Strengthening Constitutional Self-Government

No Left Turns

The Mug Is Still Up For Grabs

Good guesses so far, but no one has yet seized the cup. A reader calling himself Felix Frankfurter had the best guess so far with Hayburn’s Case. But Hayburn’s case provided details about the holdings of circuit courts striking down federal laws, while the Supreme Court in that case did not reach the question of judicial review or practice it in analyzing the statute, but rather merely recited what occurred below. Hayburn’s case is in fact the reason for my statement that I wanted a case in which the Supreme Court and not a circuit court exercised the power of judicial review. Good luck, and keep the guesses coming.

Discussions - 3 Comments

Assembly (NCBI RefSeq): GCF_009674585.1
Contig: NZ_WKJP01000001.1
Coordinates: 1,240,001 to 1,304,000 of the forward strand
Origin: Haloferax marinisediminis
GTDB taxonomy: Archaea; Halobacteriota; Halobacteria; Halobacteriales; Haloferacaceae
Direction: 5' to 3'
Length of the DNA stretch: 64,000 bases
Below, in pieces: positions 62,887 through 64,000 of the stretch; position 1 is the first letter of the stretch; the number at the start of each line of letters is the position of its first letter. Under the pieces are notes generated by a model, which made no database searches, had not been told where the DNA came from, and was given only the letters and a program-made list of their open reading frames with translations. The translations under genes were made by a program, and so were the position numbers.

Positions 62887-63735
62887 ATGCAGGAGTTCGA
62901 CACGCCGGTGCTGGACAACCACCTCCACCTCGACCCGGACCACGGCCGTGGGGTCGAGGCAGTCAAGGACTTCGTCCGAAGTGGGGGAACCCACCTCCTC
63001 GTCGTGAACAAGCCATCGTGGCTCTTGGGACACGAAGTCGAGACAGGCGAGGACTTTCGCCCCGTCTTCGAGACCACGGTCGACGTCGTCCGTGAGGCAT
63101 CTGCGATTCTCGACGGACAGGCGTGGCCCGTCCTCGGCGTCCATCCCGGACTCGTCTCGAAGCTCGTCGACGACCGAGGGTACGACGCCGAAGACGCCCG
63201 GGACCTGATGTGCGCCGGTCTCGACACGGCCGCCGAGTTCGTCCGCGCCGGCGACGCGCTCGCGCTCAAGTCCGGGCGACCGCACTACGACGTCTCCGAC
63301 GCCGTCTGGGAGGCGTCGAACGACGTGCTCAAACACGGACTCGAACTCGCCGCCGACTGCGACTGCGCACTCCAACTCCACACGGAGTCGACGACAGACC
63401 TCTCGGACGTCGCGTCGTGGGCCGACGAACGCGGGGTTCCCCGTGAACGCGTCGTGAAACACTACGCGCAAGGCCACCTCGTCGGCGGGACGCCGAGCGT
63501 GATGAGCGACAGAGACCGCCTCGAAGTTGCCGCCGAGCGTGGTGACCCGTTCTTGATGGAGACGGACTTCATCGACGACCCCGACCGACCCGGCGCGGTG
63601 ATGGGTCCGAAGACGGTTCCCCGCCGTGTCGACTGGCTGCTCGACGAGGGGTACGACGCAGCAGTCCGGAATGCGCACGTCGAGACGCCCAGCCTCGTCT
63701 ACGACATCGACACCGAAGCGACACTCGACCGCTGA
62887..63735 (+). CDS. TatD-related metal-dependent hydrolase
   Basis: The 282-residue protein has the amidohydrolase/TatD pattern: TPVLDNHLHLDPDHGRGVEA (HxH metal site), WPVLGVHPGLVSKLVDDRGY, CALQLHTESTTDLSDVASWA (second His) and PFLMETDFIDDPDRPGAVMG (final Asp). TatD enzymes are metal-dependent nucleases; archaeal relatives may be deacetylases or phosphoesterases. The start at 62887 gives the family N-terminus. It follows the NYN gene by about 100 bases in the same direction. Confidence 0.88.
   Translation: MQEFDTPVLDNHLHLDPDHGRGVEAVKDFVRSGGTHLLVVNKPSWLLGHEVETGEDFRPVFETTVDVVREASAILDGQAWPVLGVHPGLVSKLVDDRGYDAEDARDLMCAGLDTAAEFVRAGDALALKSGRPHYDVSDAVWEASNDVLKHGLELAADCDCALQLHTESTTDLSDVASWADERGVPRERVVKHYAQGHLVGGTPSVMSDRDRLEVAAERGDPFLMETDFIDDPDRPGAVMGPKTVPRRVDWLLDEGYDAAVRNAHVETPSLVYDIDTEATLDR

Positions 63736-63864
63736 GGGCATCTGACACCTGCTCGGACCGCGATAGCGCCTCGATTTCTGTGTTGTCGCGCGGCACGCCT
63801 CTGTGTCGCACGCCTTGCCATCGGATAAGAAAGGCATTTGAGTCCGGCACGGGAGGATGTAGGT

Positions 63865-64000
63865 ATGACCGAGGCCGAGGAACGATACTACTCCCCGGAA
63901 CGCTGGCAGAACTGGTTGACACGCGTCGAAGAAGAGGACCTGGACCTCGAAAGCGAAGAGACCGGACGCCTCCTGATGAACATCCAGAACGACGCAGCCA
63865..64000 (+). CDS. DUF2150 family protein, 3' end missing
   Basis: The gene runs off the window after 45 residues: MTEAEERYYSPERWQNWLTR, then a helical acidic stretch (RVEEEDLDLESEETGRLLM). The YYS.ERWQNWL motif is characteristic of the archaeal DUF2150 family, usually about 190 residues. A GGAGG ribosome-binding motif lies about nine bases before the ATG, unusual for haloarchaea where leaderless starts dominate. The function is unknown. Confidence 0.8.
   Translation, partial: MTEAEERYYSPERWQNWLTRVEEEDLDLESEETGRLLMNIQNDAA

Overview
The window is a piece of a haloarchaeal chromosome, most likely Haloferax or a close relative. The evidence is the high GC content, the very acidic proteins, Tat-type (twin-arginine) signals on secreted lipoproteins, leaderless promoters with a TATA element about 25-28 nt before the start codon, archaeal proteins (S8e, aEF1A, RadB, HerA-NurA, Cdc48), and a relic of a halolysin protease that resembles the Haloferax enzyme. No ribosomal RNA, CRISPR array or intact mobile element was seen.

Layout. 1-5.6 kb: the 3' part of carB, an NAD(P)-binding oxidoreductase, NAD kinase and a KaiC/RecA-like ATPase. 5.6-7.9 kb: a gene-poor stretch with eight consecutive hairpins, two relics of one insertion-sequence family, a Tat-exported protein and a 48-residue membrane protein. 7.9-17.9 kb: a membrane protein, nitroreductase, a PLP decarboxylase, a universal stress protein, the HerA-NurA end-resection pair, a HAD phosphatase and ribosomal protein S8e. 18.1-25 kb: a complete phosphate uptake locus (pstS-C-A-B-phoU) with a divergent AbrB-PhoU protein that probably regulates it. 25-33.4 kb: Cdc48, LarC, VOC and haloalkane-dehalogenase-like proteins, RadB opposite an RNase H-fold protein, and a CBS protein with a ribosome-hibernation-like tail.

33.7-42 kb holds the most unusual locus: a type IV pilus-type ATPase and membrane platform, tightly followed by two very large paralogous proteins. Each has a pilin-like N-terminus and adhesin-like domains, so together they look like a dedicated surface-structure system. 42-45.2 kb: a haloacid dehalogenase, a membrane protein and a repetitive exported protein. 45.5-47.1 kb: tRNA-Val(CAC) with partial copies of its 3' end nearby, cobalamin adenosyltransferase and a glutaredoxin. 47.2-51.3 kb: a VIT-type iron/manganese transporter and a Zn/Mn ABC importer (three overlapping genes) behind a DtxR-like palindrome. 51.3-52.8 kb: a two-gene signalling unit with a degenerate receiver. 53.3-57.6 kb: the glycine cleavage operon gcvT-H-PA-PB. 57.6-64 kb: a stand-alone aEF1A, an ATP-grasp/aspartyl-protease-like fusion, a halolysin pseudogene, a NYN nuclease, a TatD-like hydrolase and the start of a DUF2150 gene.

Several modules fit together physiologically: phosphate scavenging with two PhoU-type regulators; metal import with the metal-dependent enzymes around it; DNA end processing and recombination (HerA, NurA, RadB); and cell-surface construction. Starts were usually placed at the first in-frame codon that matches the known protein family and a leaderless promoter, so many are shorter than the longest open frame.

Ware v. Hylton, 3 U.S. (3 Dall.) 199 (1796).

In the case, the Supreme Court struck down a Virginia law (signed, I believe, by-then-governor Thomas Jefferson) that provided for the discharge of debts owed by Virginia citizens to subjects of Great Brittain. The court held that the state law contradicted the Tretay of Paris (1783) between the United States and Great Britain and was, therefore, invalid under the Supremacy clause.

Exparte Chandler and United States v. Yale Todd

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